Obama, Brand of the Millennium, Learns a Marketing Lesson

Under-promise. Over-deliver.

Or, since this is politics, over-promising is to be expected, but then one has to at least over-deliver in some fashion.

On the one-year anniversary of his historic inauguration, President Obama is being taken to task for not having delivered on promises of change, not having fixed the train wreck of an economy, nor presenting true healthcare reform to the nation. This is disappointing to those who supported him, but of course the rational among us look at what he has accomplished, especially given the destruction he inherited from the W-bomb.

But, as marketing professionals certainly know, consumers (and voters) are anything but rational. So, what went wrong?

President Obama's campaign was brilliantly branded. The narrative was stunningly compelling. Why, the guy was even named Marketer of the Year by AdAge, handily besting both Apple and Nike, much as he bested John McCain.

Glenn Greenwald, writing in the NY Times today, noted that Brand Obama has failed in its most central task: Delivering on the promise the "consumers" had "purchased" with their votes:

A candidate who railed against secret deals and lobbyist influence negotiated this health care plan in secrecy with industry lobbyists, got caught entering into secret deals with the pharmaceutical industry, agreed to abandon his commitment to drug re-importation and bulk price negotiations in order to please the pharmaceutical lobby, and cavalierly refused to abide by his promise to conduct all negotiations out in the open.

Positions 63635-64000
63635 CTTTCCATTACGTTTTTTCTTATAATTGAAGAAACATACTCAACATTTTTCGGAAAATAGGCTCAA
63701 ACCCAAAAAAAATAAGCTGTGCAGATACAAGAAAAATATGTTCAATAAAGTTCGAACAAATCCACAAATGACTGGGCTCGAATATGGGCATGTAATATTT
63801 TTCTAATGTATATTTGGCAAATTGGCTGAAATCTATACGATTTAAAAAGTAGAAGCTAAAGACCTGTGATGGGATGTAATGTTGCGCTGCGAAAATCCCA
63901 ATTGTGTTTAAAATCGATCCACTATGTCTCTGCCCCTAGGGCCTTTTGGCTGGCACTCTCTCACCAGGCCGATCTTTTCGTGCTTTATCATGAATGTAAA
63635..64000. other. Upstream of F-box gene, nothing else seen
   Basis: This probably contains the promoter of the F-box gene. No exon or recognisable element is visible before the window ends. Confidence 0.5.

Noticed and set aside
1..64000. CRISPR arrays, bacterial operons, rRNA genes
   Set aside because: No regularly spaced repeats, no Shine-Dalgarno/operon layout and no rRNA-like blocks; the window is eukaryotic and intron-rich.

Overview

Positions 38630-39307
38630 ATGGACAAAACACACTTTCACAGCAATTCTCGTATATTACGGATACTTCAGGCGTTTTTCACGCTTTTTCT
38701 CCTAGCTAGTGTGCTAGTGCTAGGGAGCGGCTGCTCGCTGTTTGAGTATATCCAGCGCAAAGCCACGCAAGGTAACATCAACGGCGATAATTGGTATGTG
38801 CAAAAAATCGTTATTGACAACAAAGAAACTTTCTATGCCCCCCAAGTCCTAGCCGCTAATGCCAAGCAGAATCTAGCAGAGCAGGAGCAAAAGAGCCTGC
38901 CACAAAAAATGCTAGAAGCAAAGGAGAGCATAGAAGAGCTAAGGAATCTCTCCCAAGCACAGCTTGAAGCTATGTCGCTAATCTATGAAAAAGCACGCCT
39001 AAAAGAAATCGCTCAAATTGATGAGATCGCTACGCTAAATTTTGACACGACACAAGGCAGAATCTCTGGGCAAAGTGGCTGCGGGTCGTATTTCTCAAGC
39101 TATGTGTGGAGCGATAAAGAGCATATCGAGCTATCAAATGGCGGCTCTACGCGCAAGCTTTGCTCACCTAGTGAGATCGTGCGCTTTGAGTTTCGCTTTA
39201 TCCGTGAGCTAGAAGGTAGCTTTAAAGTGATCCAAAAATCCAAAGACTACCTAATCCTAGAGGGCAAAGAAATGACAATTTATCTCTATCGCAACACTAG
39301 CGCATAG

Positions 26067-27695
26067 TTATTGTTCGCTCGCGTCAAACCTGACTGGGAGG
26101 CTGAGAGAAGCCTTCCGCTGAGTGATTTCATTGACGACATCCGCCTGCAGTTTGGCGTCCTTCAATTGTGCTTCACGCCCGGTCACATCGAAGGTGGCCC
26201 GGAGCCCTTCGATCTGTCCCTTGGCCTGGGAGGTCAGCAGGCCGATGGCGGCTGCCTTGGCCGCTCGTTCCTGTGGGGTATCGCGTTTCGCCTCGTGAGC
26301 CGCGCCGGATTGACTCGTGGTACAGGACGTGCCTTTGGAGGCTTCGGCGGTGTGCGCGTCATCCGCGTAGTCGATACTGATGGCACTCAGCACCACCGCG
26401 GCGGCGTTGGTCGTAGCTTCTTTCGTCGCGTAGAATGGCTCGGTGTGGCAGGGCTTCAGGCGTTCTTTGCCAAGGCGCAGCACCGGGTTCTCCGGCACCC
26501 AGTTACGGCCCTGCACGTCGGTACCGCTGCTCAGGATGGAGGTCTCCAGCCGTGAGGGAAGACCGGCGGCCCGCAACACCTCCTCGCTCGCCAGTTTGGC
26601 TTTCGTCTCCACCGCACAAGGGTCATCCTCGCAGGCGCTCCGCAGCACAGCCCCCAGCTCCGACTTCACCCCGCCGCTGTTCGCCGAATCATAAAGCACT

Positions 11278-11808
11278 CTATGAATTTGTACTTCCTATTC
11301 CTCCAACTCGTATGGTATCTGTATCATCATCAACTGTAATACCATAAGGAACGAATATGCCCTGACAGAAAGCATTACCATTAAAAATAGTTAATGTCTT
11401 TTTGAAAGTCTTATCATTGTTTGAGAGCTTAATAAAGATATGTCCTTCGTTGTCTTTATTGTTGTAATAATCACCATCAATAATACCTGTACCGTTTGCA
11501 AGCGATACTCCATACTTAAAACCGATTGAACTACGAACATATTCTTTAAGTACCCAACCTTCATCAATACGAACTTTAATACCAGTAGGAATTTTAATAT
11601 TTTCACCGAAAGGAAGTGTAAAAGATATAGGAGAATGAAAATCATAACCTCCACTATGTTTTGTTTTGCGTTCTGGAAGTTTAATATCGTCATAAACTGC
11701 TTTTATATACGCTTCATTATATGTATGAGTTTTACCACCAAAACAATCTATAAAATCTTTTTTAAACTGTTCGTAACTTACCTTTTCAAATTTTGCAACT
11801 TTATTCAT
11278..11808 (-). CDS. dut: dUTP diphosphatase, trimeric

It's essentially the same as finding out your Snuggie failed to keep you warm, or being unable to get anyone to answer the phone at the Ginsu Knife Set headquarters, even though they promised that "operators are standing by."

Even our own Gavin Newsom, no stranger to the fickle nature of the voters, feels let down by Brand Obama, as he noted with clarity to Maureen Dowd:

I asked whether President Obama, who said at a Martin Luther King Jr. commemoration that the civil rights movement was partly about “changing people’s hearts and minds and breaking out of old customs and old habits,” had disappointed him given that the president is a triumph of civil rights himself.
“Oh, I can’t get in trouble here,” Newsom said with a playful wince. “I want him to succeed. But I am very upset by what he’s not done in terms of rights of gays and lesbians. I understand it tactically in a campaign, but at this point I don’t know. There is some belief that he actually doesn’t believe in same-sex marriage. But it’s fundamentally inexcusable for a member of the Democratic Party to stand on the principle that separate is now equal, but only on the basis of sexual orientation. We’ve always fought for the rights of minorities and against the whims of majorities.”
He said the promise of Obama sparking an “organic movement” has faded and “there’s a growing discontent and lack of enthusiasm that I worry about. He should just stand on principle, put this behind him and move on.”

Essentially, Brand Obama has lost control of the narrative, and because the marketing was so brilliant, that the reality of the politics of governing begins to look like a betrayal to the brand's most fervent evangelists.

But of course, this blog is not about politics, but about branding and marketing. So, the lesson to marketers in general? If your brand has massive value, be true to the consumers who imbued it with that value. You don't have to deliver perfection. In fact, most American consumers don't really want true perfection, as Clotard Rapaille noted in his book The Culture Code, they just want something that works.

In Obama's case, that would probably mean paying more attention to his core customer. We'll see if politicians really do understand marketing.


  1. Good post Tony. I couldn't agree more. (It's Ben, stumbled across this blog through the wessling site, which looks pretty familiar to me :). Hope you're doing well, I'm not doing too bad myself).


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